The Basics: Business Meal Etiquette

Whether for a PDO Mentor Lunch, dinner with a faculty member, or a job interview meal, you must master the basics of dining etiquette. In this article, you will learn the basic rules of business meal and restaurant table manners. Learning these rules so will not only make you and your host more comfortable, it will set you apart from other students and job candidates.

Before you even sit down

Dress: Follow whatever dress code is requested on the invitation or suggested by the host/hostess.

Be Early: Arrive just a few minutes early unless otherwise specified. Never arrive late!

Phones/BlackBerrys: Turn off your cell phone or switch it to silent mode before sitting down to eat, and leave it in your pocket or purse. If you are on an interview or mentor lunch, you should never answer your phone or check your email while at the table.  

Napkins, Silverware, and Place Settings

Napkins: When you sit down, unfold your napkin and place it on your lap. When you are finished, place it loosely on the table, not on the plate

Use the silverware farthest from your plate first: Starting with the knife, fork, or spoon that is farthest from your plate, work your way in, using one utensil for each course. The salad fork is on your outermost left, followed by your dinner fork. Your soup spoon is on your outermost right, followed by your beverage spoon, salad knife and dinner knife. Your dessert spoon and fork are above your plate or brought out with dessert. Just remember –work from the outside in!
Eat to your left, drink to your right: Any food dish to the left is yours (usually the bread plate or dessert), and any glass to the right is yours.  Of course, if your hosts start off using the wrong glasses and plates, follow suit (don’t duel them for the same plate of bread).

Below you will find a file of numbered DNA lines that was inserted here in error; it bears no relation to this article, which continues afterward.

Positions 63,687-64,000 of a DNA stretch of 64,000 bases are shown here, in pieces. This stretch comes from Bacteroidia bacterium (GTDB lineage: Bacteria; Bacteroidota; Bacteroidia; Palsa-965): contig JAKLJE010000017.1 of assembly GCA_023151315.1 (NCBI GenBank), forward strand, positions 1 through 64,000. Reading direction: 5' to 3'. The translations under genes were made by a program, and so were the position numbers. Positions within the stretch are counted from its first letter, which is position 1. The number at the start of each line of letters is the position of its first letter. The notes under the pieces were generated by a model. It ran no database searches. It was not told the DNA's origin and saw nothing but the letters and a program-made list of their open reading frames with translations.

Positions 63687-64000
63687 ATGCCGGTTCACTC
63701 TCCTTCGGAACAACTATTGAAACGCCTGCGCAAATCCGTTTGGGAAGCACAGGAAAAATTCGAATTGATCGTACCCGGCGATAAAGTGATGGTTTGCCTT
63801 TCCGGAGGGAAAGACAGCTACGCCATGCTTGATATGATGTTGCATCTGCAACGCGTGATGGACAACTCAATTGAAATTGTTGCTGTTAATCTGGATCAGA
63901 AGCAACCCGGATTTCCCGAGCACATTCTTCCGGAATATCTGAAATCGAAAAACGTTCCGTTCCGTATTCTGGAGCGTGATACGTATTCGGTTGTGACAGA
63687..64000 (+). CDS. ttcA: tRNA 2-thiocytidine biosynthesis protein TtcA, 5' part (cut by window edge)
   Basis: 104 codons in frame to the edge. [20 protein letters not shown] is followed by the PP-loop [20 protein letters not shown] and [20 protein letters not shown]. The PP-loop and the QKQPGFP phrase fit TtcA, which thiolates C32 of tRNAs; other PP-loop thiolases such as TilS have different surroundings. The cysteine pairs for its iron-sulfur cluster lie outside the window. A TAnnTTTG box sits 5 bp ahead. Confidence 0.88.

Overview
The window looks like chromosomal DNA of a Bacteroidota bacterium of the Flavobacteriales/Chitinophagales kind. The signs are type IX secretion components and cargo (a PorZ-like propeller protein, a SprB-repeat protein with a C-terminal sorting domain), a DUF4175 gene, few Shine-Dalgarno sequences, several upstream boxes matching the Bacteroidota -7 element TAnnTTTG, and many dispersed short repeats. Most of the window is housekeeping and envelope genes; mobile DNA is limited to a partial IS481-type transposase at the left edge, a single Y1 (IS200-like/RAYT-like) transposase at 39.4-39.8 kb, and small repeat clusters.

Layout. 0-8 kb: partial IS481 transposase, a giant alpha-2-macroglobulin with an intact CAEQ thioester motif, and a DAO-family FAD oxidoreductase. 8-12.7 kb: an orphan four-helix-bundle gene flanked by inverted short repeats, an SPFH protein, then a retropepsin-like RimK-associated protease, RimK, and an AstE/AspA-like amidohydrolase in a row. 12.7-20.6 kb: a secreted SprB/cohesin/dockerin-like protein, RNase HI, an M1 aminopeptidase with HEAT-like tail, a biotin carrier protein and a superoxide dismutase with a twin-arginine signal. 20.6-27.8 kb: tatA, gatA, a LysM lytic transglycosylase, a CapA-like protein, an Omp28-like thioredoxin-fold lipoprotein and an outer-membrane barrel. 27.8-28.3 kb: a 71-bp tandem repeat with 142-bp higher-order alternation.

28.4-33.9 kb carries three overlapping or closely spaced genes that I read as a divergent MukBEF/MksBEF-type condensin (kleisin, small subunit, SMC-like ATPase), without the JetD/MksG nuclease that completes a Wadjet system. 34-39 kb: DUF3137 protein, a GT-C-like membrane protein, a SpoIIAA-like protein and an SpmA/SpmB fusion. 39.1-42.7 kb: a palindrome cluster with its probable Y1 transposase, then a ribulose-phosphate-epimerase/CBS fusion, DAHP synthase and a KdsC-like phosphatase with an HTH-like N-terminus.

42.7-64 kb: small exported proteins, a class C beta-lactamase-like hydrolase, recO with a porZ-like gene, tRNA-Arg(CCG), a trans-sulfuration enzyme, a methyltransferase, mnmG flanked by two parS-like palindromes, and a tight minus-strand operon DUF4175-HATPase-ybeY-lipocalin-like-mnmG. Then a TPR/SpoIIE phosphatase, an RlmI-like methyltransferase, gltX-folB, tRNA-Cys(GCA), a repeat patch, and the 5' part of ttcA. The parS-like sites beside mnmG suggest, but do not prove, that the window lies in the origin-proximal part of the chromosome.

Fork and knife: Usually, knife in right hand, fork in left hand holding food. After a few bite-sized pieces of food are cut, place knife on edge of plate with blades facing in. Eat food by switching fork to right hand (unless you are left handed). A left hand, arm or elbow on the table is bad manners.

Used utensils and dishes: Used utensils should not touch the table again. Rest them on the side of your plate or in the bowl. For more formal dinners, from course to course, your used utensils and dishes may be taken away and replaced as needed.  Do not push your dishes away from you or stack them for the waiter when you are finished. Leave plates and glasses where they are.

To signal that your are done with the course: Rest your fork, tines up, and knife blade in, with the handles resting at five o’clock an tips pointing to ten o’clock on your plate.
receiving and passing food or CONDIMENTS

Food service: Expect that food is generally served to you from the left.  Always use serving utensils to serve yourself, not your personal silverware.  Dishes are removed from the right.  Say “thank you” to your server and busser after they have removed any used items.